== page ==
On Friday, the Los Angeles Lakers were officially eliminated from the playoffs, bringing a disappointing end to what was supposed to be a triumphant return to relevance for a franchise that has struggled to regain its former glory in recent years.
Now, the front office will turn its attention to the offseason, during which they’ll likely make significant changes to the roster, with the hope of landing another superstar (or two) to play alongside LeBron.
And speaking of personnel decisions, a coaching change is most certainly on the table. Fair or not, this season hasn’t been kind to Luke Walton’s reputation or his long-term viability with the organization. The latest reports suggest that, if the Lakers do decide to part ways with Walton this summer, former Cavs coach Tyronn Lue has emerged as the most likely candidate.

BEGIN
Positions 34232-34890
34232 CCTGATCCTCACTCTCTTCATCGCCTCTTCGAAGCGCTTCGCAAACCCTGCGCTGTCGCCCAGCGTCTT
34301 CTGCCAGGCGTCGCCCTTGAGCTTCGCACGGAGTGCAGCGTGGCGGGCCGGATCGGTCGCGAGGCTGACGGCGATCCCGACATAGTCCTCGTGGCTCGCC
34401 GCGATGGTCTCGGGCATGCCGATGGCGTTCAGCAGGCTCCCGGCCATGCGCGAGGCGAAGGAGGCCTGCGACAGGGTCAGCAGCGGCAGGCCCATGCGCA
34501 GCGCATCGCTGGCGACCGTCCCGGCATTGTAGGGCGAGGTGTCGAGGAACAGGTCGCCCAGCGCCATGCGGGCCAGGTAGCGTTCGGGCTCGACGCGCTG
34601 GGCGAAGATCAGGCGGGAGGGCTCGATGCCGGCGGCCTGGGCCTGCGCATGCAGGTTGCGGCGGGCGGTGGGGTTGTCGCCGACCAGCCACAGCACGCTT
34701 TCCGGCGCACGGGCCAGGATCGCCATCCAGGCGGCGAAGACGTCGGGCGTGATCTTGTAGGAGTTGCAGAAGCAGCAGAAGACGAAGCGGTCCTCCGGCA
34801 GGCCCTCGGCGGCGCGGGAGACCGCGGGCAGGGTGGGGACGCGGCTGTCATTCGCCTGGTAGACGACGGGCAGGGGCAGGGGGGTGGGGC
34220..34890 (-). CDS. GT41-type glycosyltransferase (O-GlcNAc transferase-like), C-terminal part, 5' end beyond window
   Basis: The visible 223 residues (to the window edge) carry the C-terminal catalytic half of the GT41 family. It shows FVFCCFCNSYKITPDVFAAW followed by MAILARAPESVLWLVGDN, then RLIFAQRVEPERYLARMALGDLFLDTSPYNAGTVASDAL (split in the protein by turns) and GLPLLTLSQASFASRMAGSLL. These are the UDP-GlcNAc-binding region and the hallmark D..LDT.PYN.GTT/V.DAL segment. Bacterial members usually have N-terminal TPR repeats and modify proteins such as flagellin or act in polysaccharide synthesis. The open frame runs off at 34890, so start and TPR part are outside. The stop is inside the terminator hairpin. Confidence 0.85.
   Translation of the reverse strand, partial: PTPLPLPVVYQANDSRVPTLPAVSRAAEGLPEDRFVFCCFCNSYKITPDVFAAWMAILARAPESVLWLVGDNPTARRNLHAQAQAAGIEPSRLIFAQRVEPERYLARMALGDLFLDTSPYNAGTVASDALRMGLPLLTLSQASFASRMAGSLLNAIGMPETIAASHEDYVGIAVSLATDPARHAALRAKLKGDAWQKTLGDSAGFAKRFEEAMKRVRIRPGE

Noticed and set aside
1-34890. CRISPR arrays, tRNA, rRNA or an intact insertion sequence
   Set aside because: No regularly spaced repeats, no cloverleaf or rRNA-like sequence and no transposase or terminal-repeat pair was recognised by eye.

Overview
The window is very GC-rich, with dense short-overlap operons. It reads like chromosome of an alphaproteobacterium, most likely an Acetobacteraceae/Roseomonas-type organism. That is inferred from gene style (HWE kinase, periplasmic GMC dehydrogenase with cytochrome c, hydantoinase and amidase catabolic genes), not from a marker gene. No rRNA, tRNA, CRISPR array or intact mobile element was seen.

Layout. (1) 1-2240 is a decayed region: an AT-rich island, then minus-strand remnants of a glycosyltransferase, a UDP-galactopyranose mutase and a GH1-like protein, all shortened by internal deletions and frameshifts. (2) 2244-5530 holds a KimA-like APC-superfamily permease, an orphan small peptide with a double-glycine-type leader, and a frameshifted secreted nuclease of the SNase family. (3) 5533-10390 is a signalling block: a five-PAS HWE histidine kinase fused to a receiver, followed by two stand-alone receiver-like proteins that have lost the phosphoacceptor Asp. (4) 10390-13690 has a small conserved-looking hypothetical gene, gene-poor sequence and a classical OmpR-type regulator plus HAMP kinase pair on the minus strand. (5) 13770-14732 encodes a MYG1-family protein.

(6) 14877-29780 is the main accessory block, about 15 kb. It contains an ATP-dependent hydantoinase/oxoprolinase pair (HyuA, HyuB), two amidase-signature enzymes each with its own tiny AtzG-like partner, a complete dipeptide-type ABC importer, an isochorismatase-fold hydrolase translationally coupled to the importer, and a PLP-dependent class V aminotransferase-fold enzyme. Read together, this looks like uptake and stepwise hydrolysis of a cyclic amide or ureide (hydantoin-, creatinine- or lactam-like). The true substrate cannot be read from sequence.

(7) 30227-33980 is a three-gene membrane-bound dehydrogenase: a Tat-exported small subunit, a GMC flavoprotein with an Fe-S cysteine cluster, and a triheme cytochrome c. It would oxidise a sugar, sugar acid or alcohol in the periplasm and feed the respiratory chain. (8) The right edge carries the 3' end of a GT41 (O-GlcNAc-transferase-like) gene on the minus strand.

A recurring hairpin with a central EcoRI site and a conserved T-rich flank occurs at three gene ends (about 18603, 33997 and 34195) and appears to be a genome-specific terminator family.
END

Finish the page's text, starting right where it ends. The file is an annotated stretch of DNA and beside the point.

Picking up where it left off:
Here’s what The New York Times‘ Marc Stein had to say in his latest newsletter:
Who, then, will the Lakers hire? The name most frequently cited in league coaching circles is the very available Tyronn Lue.
Lue, of course, is a former Laker who is better known for having coached LeBron James for 2 1/2 seasons in Cleveland.
The presumed acceptance he would have from James, who is about to begin his first postseason as a spectator since 2005, would appear to give Lue with a significant advantage over the rest of the field.
LeBron, of course, was instrumental in Lue’s ascension to head coach of the Cavaliers when they moved on from David Blatt. There are, however, other names that have been floated around lately as possible targets, such as the very interested Jason Kidd, much less interested Rick Carlisle – who signed an extension with the Mavs last summer — and not interested Doc Rivers, who has gone on record about wanting to remain with the Clippers.
There’s still plenty of time for them to extend their search, and it’s likely they will do their due diligence before settling on anyone, though Lue’s personal relationship with LeBron and his clout as a former member of the organization certainly would seem to give him the upper hand.